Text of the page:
In a scenario where a leader enjoys followership based on such ‘unquestioned surrender’ from a vast majority, such cognitive dominance can lead to the creation of subgroups in society. One group can function with the prime objective of supporting the leader blindly, and the other may function to reject or doubt every action by the leader. The followers may then choose to express themselves in a way that grants them the security of being associated with the perceived powerful group. New labels like bhakts, sickulars and others come to dominate the common man’s lingo to categorize or stereotype individuals. Such a situation maybe highly profitable for a leader and those in power to optimize the resources for their personal gains for long. The followers may end up being the losers if the leader is not worth the trust. A country or society suffering from this form of dominance that inhibits free-thinking, promotes intellectual slavery will deprive itself of the benefits of free dialogue/discourse that are the cornerstone of inclusive growth and progressive society.
3) Are you the follower who listens to your leader and the perspectives of other followers, irrespective of the group to which they belong in a non-judgmental way? Do you then dare to share the questions that throng your mind without fear of losing membership to any group? By ‘proposing an alternative view’ you contest on the claims made by the leader. For example, if the constitution declares India to be a sovereign, socialist, secular, democratic republic, but the fundamental rights of any group or minority is in threat; you refuse to buy into the hierarchy and ask the seemingly difficult questions. You appreciate the fact that the vision of a nation is always more important than the success of a leader or agenda of any political party. You are contributing towards the much-needed shift from ‘mind colonization’ to ‘mind liberation’. You may risk getting labelled as anti-national, but still, it’s worth it.
4) Do you find yourself in a situation where the leader is trying to exert their dominance or imposing their world view, and you are busy resisting every action? The situation between you and your leader is that of cognitive combat and in a constant drive to oppose the leader, you engage in persistent criticism and doubting every action of the leader. It may be profitable for the leader in earning him free publicity. However, this can be a non-constructive approach, for progressive dialogues and deliberations cannot happen in a situation of cognitive combat, and the country suffers at large.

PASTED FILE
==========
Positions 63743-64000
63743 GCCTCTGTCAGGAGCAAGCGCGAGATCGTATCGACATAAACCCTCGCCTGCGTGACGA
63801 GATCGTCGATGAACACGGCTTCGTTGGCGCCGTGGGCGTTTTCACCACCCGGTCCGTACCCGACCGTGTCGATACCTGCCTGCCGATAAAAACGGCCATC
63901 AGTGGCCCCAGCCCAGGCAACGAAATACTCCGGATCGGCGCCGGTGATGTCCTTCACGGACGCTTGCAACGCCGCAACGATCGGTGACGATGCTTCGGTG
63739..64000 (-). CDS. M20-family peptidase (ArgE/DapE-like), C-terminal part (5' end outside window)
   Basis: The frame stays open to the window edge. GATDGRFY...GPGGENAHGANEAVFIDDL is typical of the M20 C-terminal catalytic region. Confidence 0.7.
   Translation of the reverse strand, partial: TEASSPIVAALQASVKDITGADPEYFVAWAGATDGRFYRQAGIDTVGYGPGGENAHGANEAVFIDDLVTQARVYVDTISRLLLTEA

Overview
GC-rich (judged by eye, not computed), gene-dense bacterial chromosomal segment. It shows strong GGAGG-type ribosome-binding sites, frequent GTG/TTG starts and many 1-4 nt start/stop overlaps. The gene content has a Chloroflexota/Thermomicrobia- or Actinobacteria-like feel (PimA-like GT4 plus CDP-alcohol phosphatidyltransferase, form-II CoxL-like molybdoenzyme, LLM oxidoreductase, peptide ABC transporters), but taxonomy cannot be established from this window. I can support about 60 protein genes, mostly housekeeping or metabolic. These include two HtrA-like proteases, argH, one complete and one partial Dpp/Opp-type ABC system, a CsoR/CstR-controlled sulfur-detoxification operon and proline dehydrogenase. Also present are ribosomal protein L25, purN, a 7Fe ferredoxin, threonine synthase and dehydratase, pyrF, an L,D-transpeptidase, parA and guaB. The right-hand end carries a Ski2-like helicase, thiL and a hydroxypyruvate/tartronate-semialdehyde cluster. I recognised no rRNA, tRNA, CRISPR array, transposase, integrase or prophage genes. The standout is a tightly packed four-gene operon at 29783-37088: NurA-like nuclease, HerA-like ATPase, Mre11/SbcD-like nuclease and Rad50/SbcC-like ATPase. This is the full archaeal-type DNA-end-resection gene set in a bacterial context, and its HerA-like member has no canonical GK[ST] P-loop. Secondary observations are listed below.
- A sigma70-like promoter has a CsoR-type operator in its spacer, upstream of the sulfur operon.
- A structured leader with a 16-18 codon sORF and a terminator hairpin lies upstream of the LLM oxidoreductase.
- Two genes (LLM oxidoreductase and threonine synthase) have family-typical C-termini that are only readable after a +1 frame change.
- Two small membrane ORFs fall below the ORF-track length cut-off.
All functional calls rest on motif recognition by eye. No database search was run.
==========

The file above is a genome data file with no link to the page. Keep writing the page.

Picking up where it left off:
The intricately woven relationship between a leader and his followers plays a critical role in the development of a nation, and any kind of dominance must be avoided. ‘Following’ is often presumed as merely doing what one is told to do and hence takes a backseat, but it’s equally important to assess one’s role as a follower. A truly developed country is created by not merely a great leader but responsible citizens and true patriots who refuse to engage in mental slavery or unquestioned surrender. An educated follower/responsible citizen fearlessly demonstrate the courage to openly and unapologetically disagree with leadership if the situation demands. More so in a political scenario if the leader or those in power are driven by personal gains and not the common good. To conclude, let’s capitalize on our ability to think independently, disagree agreeably and act responsibly, remembering that our loyalty is first towards the nation than any leader or party. For a short time, we are in this transient world lets strive to conserve and create a legacy worthy of our children so that they remember us with gratitude, not resentment.
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A featured contributor with The Dispatch, Dr. Farah Naqvi is an academician, writer and behavioural scientist. You can write to her at [email protected] or click on her website to know more: https://farahnaqvi.com/. Follow her at Facebook, Instagram, Twitter